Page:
While the writing may have been on the wall as soon as Dodge announced the end of the Hemi V8-powered versions of the Challenger and Charger muscle cars, it does come as a small surprise that Dodge’s partner company Ram has announced their new line-up of light trucks will be eschewing Hemi power as well.
Instead for 2025, what we’ll be seeing with the arrival of the all-new Ram pickup are three powertrain choices, none of them rhyming with “semi”: a twin-turbo straight-six Hurricane option – that’s one of two gas-only options along with a 3.6L Pentastar V6 – as well as the all-electric Ram REV (“Ram EV”) and something entirely new: the Ramcharger plug-in hybrid (PHEV).
Only, if you ask Ram, the Ramcharger isn’t a PHEV but rather a “power station on wheels,” according to chief engineer Joe Tolcaz. He’s not wrong; if it were a PHEV it would follow that the 3.6L Pentastar V6 motor on board would propel the truck, but it doesn’t. Instead, the engine is used as a power generator for the charging system. And what a charging system it is; it makes use of a 130 kW on-board charger that can return 50 miles of charge in 10 minutes of charging. Charging that starts, by the way, as soon as your range dips below 145 miles (total range is a claimed 660 miles, or about 1,060 km). Power-wise, look for the Ramcharger to make 663 horsepower and 615 pound-feet of torque, plus the ability to tow up to 6,350 kg. Those are some proper workhorse figures, though the range will dip one you start to tow or begin to test the 1,190 kg payload. Either way; we’re talking what looks like a serious entry in the world of alternative-powered trucking.
Speaking of that: let’s not forget the Ram REV, a fully-electric truck set to do battle with the Ford F-150 Lightning. It promises 500 miles of range, and the ability to charge at up to 150 kW, meaning a recharge time of 10-80 per cent in about 30 minutes or so. Its towing figures equal that of the Ramcharger, so while you lose the range-extending benefits of the PHEV version, it still has the performance.
The Hurricane-powered trucks, meanwhile – including the new high-luxury Tungsten trim, which adds patina metal accents, 24-way power adjustable front seats, 23-speaker Klipsch audio (seems McIntosh and Ram didn’t get along) and special indigo interior and dual wireless charge pads – are good for no more than 5,375 kg of tow, meaning they lag behind the electrified trucks and all the torque those make. However; at 540 hp and 521 lb-ft in high-output form and 420/469 in standard form, the Hurricane-powered trucks do make more power than the old 5.7L Hemi did.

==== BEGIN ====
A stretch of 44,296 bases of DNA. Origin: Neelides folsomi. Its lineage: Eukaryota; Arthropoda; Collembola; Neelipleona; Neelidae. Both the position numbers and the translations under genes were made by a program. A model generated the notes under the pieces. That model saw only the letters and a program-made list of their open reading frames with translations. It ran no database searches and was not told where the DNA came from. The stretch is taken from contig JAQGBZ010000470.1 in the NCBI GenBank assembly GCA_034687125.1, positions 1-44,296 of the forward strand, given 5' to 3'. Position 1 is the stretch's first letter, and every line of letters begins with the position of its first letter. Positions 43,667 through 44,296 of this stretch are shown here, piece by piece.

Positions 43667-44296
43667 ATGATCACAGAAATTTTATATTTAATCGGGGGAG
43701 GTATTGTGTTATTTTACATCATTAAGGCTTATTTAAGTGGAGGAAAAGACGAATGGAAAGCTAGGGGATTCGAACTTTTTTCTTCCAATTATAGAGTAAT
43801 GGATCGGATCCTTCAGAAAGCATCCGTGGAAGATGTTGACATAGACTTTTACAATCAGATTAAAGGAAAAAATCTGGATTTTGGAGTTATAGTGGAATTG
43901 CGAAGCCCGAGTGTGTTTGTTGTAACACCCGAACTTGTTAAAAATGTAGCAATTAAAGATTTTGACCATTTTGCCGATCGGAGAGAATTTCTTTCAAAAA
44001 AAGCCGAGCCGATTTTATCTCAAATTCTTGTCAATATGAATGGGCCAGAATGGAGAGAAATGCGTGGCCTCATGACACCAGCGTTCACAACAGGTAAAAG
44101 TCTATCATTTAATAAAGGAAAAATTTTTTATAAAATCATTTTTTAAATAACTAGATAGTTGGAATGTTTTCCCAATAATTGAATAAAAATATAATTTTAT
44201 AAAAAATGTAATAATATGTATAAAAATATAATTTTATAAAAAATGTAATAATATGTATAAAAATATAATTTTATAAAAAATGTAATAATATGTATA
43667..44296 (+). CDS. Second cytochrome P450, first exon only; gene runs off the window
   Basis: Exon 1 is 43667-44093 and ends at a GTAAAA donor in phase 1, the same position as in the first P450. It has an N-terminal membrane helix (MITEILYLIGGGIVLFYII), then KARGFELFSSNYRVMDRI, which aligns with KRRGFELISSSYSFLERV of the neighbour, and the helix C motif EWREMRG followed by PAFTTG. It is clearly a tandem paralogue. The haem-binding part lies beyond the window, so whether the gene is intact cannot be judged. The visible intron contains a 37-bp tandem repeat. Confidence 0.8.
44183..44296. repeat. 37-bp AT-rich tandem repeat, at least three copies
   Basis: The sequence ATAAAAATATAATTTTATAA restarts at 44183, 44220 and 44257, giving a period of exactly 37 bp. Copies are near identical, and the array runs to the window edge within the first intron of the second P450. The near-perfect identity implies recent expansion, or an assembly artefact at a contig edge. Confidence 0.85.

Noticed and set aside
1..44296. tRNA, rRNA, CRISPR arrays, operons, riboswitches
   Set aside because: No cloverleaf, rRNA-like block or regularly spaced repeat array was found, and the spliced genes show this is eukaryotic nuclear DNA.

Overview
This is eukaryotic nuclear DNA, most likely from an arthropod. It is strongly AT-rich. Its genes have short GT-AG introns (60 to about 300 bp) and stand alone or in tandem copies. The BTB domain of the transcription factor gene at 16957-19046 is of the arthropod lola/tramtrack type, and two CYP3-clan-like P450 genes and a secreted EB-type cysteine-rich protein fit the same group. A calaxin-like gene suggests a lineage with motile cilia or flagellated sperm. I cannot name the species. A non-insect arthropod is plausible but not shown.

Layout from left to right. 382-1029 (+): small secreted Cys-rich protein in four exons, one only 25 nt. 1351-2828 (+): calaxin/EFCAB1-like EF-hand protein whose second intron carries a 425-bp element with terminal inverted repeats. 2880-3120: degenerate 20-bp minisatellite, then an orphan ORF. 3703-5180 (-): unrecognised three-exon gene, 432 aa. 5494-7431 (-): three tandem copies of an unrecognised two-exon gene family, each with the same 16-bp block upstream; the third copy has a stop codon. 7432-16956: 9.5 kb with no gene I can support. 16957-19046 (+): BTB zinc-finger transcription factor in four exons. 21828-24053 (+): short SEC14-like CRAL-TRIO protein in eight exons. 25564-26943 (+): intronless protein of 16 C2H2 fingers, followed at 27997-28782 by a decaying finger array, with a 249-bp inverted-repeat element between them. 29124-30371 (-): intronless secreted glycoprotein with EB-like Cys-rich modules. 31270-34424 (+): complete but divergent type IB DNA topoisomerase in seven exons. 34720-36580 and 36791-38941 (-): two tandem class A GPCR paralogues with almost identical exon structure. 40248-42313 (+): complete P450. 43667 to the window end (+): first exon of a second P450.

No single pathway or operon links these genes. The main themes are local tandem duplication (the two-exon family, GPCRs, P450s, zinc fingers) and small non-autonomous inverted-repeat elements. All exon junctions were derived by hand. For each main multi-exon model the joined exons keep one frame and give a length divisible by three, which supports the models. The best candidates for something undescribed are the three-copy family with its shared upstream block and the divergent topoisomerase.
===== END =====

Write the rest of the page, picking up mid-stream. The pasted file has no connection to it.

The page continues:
While Ram is playing coy on the possible return of the high-performance TRX model – all RAM CEO Tim Kuniskis would say is that “we’re putting the TRX name on the shelf – for now” – they are coming with two performance models: the off-road special Rebel and RHO high-output model.
All 2025 Rams, meanwhile, will be bestowed with a 12” central display and the latest Uconnect infotainment (a 14.5 incher is optional), upgraded materials and premium touches, and an optional 14.5” display ahead of the passenger, as seen on the Jeep Grand Wagoneer.
They also look new thanks to a new grille style with enlarged “RAM” lettering thereon, a new optional power tailgate and new headlights.
On the safety front, look for an optional digital rear-view mirror, adaptive cruise control with hands-free lane change-assist and trailer line-up assist that will help you line up your trailer and even steer the truck in for you.
It’s a new day for Ram in ’25, and with electrified models and all-new styling and interior build quality, that means the always hot pickup market will be heating up further still.